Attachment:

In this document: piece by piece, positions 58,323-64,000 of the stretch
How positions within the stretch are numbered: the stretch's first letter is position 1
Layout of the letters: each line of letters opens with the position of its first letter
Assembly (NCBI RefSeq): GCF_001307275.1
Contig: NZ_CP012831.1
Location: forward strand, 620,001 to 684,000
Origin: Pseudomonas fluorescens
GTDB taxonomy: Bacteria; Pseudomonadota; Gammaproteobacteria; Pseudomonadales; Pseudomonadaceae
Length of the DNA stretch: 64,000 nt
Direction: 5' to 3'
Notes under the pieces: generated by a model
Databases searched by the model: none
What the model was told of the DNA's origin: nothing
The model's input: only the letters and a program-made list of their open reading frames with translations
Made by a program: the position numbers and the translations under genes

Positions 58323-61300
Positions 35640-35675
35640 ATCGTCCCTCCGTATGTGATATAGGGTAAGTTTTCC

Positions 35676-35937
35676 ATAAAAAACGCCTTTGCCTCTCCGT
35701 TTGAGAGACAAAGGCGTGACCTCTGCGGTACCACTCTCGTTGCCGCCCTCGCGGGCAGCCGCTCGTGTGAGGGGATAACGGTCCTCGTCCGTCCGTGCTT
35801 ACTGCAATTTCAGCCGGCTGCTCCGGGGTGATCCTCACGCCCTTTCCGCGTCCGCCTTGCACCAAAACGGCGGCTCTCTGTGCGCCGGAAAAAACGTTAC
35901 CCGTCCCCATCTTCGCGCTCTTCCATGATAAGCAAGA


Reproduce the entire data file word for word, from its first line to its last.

In this document: piece by piece, positions 58,323-64,000 of the stretch
How positions within the stretch are numbered: the stretch's first letter is position 1
Layout of the letters: each line of letters opens with the position of its first letter
Assembly (NCBI RefSeq): GCF_001307275.1
Contig: NZ_CP012831.1
Location: forward strand, 620,001 to 684,000
Origin: Pseudomonas fluorescens
GTDB taxonomy: Bacteria; Pseudomonadota; Gammaproteobacteria; Pseudomonadales; Pseudomonadaceae
Length of the DNA stretch: 64,000 nt
Direction: 5' to 3'
Notes under the pieces: generated by a model
Databases searched by the model: none
What the model was told of the DNA's origin: nothing
The model's input: only the letters and a program-made list of their open reading frames with translations
Made by a program: the position numbers and the translations under genes

Positions 58323-61300
Positions 35640-35675
35640 ATCGTCCCTCCGTATGTGATATAGGGTAAGTTTTCC

Positions 35676-35937
35676 ATAAAAAACGCCTTTGCCTCTCCGT
35701 TTGAGAGACAAAGGCGTGACCTCTGCGGTACCACTCTCGTTGCCGCCCTCGCGGGCAGCCGCTCGTGTGAGGGGATAACGGTCCTCGTCCGTCCGTGCTT
35801 ACTGCAATTTCAGCCGGCTGCTCCGGGGTGATCCTCACGCCCTTTCCGCGTCCGCCTTGCACCAAAACGGCGGCTCTCTGTGCGCCGGAAAAAACGTTAC
35901 CCGTCCCCATCTTCGCGCTCTTCCATGATAAGCAAGA